The ignorance spewed forth by these people “span the globe.” Parents were blamed. Fingers were pointed. Suggestions to see a “real doctor.” Don’t blame social media! Anorexia is a choice not a real disease. Promulgating the stereotypical behavior of Hispanics. Baseless hostility. Cruel remarks meant to pass as humor one supposes.
And the ignorance came forth equally from African-Americans, Anglo-Americans, Hispanics, and men and women of all ages.
It would be very easy to simply blame this diatribe of short sighted, uninformed pablum on those who are not educated about, do not understand or refuse to grasp the deadly nature of this disease. Perhaps that has always been the case and those people have always existed. In 1830, Victorian author and playwright, Edward Bulwer-Lytton referred to people of that ilk as, “the Great Unwashed.” The only difference seems to be that now the internet and social media allow anyone to parade their ignorance in full public view for all to see.
But, it is more than that. The issue also lies elsewhere. Perhaps the issue lies at our doorstep. Perhaps it lies at the feet of us, those in the eating disorder industry and community. We speak of increasing eating disorder awareness. And yet, we tend to stay in the same, comfortable circles. We solicit money from the same financial resources. The only people who attend seminars or education classes are those in the eating disorder industry. We hold our “fun walks,” and for the most part, the only people who attend are those who have suffered from this disease, their friends and treating professionals. And the myth of “the rich, little white girl’s disease” lingers and permeates mainstream society.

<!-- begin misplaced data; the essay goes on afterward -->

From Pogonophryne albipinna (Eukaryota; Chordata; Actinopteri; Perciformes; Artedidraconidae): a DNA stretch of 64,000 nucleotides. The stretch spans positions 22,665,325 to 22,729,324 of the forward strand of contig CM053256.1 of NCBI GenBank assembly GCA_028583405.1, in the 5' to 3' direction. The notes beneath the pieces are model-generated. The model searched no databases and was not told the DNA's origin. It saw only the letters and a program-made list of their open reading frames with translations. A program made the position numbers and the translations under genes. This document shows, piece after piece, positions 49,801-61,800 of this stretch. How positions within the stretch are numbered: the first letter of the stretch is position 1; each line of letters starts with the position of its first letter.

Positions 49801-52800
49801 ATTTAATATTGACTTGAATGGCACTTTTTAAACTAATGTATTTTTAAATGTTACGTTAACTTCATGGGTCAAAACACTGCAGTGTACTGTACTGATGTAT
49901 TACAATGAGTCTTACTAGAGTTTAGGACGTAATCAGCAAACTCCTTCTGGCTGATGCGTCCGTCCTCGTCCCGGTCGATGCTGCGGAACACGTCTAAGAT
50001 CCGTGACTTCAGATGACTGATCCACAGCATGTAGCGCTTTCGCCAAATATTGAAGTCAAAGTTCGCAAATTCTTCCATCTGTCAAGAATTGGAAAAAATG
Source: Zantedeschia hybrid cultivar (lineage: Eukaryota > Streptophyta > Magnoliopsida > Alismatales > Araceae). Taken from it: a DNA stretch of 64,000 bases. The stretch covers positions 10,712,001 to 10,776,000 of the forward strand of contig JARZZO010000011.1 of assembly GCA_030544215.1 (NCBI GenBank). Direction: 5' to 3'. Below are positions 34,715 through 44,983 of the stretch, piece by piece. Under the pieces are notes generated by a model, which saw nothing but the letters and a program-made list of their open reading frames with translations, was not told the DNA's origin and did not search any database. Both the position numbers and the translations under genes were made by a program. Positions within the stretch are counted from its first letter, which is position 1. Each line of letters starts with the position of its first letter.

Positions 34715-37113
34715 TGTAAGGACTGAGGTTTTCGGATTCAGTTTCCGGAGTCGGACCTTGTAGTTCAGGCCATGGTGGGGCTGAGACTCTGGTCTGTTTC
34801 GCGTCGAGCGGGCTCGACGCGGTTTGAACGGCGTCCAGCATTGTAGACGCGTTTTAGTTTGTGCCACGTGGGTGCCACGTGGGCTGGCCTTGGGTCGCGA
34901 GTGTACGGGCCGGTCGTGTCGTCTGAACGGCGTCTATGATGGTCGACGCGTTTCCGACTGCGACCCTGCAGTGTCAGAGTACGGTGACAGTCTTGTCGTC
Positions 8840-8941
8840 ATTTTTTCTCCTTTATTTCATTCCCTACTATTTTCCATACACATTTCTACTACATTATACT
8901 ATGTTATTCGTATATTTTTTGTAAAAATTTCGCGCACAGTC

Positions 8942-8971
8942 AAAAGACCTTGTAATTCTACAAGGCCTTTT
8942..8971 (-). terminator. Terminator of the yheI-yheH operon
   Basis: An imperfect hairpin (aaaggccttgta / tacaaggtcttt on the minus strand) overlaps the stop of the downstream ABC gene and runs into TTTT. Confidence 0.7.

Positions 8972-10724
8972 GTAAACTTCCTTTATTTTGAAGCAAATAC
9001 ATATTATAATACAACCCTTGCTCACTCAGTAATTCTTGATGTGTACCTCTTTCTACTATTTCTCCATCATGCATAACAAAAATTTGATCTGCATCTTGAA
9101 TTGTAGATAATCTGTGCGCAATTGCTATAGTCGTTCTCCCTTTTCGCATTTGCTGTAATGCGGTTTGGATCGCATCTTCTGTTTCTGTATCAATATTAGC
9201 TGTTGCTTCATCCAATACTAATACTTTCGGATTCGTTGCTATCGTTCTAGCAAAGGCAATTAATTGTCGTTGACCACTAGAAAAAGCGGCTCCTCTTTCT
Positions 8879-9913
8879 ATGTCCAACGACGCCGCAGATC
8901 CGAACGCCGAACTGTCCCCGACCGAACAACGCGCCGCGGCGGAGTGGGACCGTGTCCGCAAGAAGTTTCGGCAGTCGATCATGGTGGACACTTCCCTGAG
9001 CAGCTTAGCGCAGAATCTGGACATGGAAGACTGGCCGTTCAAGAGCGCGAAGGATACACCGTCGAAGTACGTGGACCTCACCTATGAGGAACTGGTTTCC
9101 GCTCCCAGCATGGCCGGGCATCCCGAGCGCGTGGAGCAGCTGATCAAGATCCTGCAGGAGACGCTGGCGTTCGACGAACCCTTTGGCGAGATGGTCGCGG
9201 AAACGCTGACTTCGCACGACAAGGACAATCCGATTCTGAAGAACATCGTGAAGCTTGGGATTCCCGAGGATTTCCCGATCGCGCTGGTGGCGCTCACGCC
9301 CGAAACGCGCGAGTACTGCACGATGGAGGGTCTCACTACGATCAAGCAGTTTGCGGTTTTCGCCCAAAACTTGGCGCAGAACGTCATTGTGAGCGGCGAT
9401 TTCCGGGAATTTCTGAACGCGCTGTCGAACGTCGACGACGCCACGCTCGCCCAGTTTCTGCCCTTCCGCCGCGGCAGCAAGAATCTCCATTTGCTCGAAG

The federal government ignores us. The state governments ignore us. We lobby on bills that are designed to help the private equity owned residential treatment centers in the industry while ignoring mainstream public knowledge. And our children continue to die.
So, this next week, as we pat ourselves on the back, as we hold ourselves out as doing great and mighty things, perhaps we should again read the messages and comments above. That is not just mainstream America but it is prevalent on a worldwide basis. Those people are part of our current legacy. And during Eating Disorder Awareness Week, 162 more souls will be taken. 162 families will be shattered.
And we must ask ourselves, have we in fact, failed in our messaging? A great opportunity lies before us. We have the opportunity to take the poor, huddled masses, those who would otherwise not come to us and tell them “Come as you aren’t!” We can help you. We can guide you to a more soulful enlightenment.”
For the sake of those 162 and the millions in that Army of Warrior Angels, we must embrace that opportunity to reach out to those who live in ignorance of this disease and tell them “Come to Us as You Aren’t!”